Mulhearn, Richard (2017) ‘A home we don’t recognize as ours’ Home and the Subjective State. In: Visualising the Home, 13-14 July 2017, University of Cumbria. (Unpublished)

The investigation of the unreadable gesture and the relationship to the conventions of photographic representation forms the basis of this paper.

Rather than home being a geographical location or a familial or cultural grouping, a more essential, foundational notion of belonging is created and maintained through repetition, convention and thus, familiarity. Through the establishment of routine behaviour, the practice of everyday life helps to create and maintain subjectivities through consensus, that comply with the dominant social order. It is proposed however, that periodically the sovereign-self shifts outside these conventions, which can be seen when gesture becomes unreadable; while this gesture can be photographed, the resulting image as a consequence holds a deliberate ambiguity that can be used to celebrate this unknowable part of human behaviour.

Drawing on Pierre Bourdieu’s important concept of ‘Habitus’ (1984), this paper will explore notions of the subjective state as home, of desires to locate our social and individual behaviour inside a set of practices which advocate conditions of belonging. There is a direct relationship of the photograph in regards to the temporal, iconic and the indexical, and the experience and readings of the everyday, as both share a fallibility (inadequacy) of proposing definite readings.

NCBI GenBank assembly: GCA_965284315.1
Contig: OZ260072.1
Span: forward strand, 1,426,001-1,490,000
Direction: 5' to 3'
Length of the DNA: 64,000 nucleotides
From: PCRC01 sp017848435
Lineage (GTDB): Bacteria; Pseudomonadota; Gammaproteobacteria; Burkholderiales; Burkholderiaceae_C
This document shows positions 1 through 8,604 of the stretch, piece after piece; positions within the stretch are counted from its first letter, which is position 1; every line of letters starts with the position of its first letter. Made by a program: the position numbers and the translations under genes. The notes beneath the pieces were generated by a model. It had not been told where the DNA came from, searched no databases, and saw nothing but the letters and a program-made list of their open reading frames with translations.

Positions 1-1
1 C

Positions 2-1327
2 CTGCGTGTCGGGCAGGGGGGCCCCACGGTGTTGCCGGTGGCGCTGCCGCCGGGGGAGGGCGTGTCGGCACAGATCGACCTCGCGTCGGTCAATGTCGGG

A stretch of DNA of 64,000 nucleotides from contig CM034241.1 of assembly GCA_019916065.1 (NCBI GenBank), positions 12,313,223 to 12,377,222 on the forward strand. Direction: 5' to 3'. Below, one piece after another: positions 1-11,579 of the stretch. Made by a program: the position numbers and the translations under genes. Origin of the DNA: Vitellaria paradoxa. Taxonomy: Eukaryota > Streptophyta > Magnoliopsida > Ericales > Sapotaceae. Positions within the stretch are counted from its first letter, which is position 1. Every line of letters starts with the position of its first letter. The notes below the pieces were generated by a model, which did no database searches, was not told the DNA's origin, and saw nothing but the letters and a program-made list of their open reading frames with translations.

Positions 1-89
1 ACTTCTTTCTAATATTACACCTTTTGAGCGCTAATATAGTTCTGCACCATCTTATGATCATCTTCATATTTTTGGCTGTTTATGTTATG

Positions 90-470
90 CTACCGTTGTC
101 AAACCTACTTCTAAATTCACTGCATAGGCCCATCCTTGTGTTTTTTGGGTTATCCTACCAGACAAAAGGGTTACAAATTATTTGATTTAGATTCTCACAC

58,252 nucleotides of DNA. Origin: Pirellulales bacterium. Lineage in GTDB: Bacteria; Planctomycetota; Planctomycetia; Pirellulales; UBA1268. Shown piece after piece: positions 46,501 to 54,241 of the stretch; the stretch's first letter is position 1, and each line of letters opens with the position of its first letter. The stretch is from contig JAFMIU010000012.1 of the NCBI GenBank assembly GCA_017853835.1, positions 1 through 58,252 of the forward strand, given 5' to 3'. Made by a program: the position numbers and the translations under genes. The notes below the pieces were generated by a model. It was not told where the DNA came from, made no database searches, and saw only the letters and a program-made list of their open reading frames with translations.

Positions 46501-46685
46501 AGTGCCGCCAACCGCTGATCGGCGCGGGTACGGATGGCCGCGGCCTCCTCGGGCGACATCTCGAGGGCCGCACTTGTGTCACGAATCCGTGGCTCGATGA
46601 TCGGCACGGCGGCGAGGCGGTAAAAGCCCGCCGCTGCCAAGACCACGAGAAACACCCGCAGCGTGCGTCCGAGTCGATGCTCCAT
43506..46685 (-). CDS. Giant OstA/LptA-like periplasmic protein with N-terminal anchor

The images utilise the visual strategies of editorial photography, specifically in terms of narrative, initially appearing in the tradition of the readable sequence and the resolved image. The photographs are scenarios in which the person and their purpose in the place of the image are at odds, this is disrupted further by the incongruous gesture/action, which through composition, framing and the selection of the moment all combine to render the image unreadable, and via the sequencing of multiple images subsequently celebrate the vital force of the unknowable/ unreadable in social/political evolution.

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